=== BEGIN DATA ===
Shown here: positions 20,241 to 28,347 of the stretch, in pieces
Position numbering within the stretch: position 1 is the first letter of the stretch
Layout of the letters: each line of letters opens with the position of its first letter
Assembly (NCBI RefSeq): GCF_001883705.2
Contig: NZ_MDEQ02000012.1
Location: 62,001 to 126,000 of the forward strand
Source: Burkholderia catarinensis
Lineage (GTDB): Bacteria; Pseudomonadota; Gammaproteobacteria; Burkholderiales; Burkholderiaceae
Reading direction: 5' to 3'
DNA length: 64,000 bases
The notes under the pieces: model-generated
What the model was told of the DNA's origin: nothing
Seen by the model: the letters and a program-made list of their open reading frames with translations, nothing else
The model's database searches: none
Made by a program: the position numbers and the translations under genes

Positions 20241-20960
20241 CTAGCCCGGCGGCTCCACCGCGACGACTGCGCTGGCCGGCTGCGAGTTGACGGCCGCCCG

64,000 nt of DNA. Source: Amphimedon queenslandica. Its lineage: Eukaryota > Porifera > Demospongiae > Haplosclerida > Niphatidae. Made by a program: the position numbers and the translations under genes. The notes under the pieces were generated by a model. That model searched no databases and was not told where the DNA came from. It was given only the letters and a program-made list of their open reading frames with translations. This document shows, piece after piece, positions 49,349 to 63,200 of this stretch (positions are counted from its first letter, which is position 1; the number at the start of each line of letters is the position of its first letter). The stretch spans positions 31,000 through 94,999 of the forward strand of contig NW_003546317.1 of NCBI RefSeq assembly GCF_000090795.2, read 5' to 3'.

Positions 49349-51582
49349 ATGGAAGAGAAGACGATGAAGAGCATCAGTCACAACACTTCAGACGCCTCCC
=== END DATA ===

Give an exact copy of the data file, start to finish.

Shown here: positions 20,241 to 28,347 of the stretch, in pieces
Position numbering within the stretch: position 1 is the first letter of the stretch
Layout of the letters: each line of letters opens with the position of its first letter
Assembly (NCBI RefSeq): GCF_001883705.2
Contig: NZ_MDEQ02000012.1
Location: 62,001 to 126,000 of the forward strand
Source: Burkholderia catarinensis
Lineage (GTDB): Bacteria; Pseudomonadota; Gammaproteobacteria; Burkholderiales; Burkholderiaceae
Reading direction: 5' to 3'
DNA length: 64,000 bases
The notes under the pieces: model-generated
What the model was told of the DNA's origin: nothing
Seen by the model: the letters and a program-made list of their open reading frames with translations, nothing else
The model's database searches: none
Made by a program: the position numbers and the translations under genes

Positions 20241-20960
20241 CTAGCCCGGCGGCTCCACCGCGACGACTGCGCTGGCCGGCTGCGAGTTGACGGCCGCCCG

64,000 nt of DNA. Source: Amphimedon queenslandica. Its lineage: Eukaryota > Porifera > Demospongiae > Haplosclerida > Niphatidae. Made by a program: the position numbers and the translations under genes. The notes under the pieces were generated by a model. That model searched no databases and was not told where the DNA came from. It was given only the letters and a program-made list of their open reading frames with translations. This document shows, piece after piece, positions 49,349 to 63,200 of this stretch (positions are counted from its first letter, which is position 1; the number at the start of each line of letters is the position of its first letter). The stretch spans positions 31,000 through 94,999 of the forward strand of contig NW_003546317.1 of NCBI RefSeq assembly GCF_000090795.2, read 5' to 3'.

Positions 49349-51582
49349 ATGGAAGAGAAGACGATGAAGAGCATCAGTCACAACACTTCAGACGCCTCCC